Cufflinks have become as decorative as they are practical. Used to connect the sides of a shirt cuff, they may also include portrait miniatures, faceted gems, or mother of pearl. They grew in popularity as wrist ruffles came out of fashion in the late 18th century and the wearing of them de rigeur by the beginning of the 19th century.
The first cufflinks appeared in the 17th century with the development of the men’s shirt, but did not become popular and widely worn until the end of the 18th century. Before cufflinks, men’s shirt sleeves were often fastened by decorative ribbons. The French cuff shirt with a folded double cuff came into fashion in the early 20th century, when cufflinks became an essential part of a man’s wardrobe. Cufflinks can be neutral and simple in style, rendered in a plain gold or silver with a simple engraving, or can be jewelled with a detailed design. A pair of sapphire and diamond cufflinks can elevate a simple black suit, while a pair of bejewelled Victorian cufflinks make the perfect accessory to a velvet dinner jacket.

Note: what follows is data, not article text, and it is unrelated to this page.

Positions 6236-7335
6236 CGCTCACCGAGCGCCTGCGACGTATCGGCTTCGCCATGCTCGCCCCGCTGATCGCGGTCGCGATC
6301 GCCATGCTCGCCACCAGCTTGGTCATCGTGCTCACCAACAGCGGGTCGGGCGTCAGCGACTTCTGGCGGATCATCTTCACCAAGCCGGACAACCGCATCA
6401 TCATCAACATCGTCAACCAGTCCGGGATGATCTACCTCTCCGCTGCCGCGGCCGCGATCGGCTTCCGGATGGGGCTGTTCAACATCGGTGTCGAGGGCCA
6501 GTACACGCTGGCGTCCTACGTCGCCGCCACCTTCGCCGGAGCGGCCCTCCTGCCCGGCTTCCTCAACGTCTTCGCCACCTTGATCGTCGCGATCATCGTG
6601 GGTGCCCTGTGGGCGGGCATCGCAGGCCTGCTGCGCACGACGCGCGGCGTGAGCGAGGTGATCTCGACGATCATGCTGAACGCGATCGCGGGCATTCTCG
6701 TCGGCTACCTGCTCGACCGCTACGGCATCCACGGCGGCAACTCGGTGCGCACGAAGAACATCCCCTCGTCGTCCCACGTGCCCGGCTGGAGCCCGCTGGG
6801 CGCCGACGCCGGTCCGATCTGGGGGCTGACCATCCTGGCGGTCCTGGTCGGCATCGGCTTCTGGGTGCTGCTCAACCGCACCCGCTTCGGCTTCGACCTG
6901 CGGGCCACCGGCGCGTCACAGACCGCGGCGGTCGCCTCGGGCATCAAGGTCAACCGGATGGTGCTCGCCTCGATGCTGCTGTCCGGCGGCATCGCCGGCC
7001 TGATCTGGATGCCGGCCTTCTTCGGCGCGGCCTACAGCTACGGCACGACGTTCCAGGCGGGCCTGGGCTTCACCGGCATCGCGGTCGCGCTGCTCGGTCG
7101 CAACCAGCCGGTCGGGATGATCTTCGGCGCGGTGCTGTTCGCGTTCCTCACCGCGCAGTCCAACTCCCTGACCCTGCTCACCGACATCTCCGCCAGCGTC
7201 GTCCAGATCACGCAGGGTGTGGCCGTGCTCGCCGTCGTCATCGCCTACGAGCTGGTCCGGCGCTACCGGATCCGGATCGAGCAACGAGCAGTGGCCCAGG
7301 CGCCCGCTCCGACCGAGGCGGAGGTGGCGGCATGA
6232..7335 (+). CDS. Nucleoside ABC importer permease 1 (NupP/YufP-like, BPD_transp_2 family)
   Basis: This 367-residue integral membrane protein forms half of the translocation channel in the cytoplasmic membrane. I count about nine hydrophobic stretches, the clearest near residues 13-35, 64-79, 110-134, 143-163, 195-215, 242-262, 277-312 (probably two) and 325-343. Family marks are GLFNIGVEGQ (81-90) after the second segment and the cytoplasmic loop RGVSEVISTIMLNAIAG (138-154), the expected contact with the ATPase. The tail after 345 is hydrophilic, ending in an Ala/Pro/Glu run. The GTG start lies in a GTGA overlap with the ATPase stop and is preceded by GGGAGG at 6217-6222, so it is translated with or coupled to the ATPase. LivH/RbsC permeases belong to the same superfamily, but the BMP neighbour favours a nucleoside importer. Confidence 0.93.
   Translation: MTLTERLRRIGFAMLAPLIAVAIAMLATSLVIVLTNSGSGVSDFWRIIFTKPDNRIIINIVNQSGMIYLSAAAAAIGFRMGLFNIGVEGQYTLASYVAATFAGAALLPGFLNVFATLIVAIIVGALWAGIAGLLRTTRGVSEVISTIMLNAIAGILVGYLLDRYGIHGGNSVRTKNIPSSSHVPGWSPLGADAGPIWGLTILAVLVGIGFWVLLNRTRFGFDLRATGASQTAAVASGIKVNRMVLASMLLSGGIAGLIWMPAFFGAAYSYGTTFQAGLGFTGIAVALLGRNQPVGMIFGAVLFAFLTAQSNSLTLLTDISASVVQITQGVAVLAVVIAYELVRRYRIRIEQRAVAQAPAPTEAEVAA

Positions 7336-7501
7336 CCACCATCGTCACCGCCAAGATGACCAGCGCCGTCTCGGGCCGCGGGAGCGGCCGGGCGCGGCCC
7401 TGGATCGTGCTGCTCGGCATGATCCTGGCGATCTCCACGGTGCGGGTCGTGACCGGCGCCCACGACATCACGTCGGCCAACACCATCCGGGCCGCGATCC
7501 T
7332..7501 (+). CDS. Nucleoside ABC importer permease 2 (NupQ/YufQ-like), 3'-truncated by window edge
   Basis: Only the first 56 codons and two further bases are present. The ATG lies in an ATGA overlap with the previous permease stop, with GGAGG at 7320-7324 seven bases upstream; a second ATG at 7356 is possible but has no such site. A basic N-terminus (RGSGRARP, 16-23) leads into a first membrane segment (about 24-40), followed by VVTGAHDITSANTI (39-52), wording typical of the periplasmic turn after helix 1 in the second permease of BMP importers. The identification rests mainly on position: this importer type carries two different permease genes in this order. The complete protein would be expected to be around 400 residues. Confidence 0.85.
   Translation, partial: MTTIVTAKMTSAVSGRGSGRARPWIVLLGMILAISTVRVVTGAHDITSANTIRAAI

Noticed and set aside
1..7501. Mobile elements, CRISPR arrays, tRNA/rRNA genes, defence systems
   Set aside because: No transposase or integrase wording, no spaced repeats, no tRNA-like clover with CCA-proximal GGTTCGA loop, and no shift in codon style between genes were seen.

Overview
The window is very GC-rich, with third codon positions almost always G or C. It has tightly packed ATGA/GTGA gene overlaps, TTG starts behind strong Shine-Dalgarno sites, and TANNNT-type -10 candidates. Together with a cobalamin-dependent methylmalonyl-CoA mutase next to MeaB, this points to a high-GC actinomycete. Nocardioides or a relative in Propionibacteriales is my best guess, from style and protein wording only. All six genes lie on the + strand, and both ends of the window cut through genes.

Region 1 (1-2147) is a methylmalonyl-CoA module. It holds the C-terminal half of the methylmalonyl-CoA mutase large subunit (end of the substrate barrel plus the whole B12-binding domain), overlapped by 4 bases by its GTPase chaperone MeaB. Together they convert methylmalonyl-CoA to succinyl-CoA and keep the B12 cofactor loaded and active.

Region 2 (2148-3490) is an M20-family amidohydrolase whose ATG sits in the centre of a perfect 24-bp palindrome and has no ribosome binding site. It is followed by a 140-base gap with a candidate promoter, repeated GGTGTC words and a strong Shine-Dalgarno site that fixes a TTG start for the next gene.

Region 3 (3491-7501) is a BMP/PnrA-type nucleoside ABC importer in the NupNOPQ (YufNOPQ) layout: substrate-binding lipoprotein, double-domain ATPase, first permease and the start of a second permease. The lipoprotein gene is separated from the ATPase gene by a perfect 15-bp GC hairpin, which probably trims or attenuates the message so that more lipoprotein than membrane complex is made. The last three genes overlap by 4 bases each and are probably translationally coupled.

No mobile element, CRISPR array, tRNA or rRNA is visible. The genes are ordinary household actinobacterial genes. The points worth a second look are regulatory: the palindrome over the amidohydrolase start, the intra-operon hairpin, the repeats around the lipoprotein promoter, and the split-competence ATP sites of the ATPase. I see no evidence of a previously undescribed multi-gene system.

Among the most famous collectors of cufflinks was Russia’s Tsar Nicholas II, who amassed an enormous collection of cufflinks, mainly by Fabergé. The Tsar wore cufflinks on a single cuff shirt, which was popular in the latter half of the 19th century. During the 1970s, shirts with button cuffs became popular, but during the 1980s, cufflinks experienced a revival as a way for a man to elevate any suit he wore.
Today, cufflinks and dress sets are a vital part of any man’s wardrobe. Not just for formal events, cufflinks are a perfect way to add both personal touch and character to a suit. While always seen on the red carpet, cufflinks are just as appropriate at a dinner party or in the boardroom.
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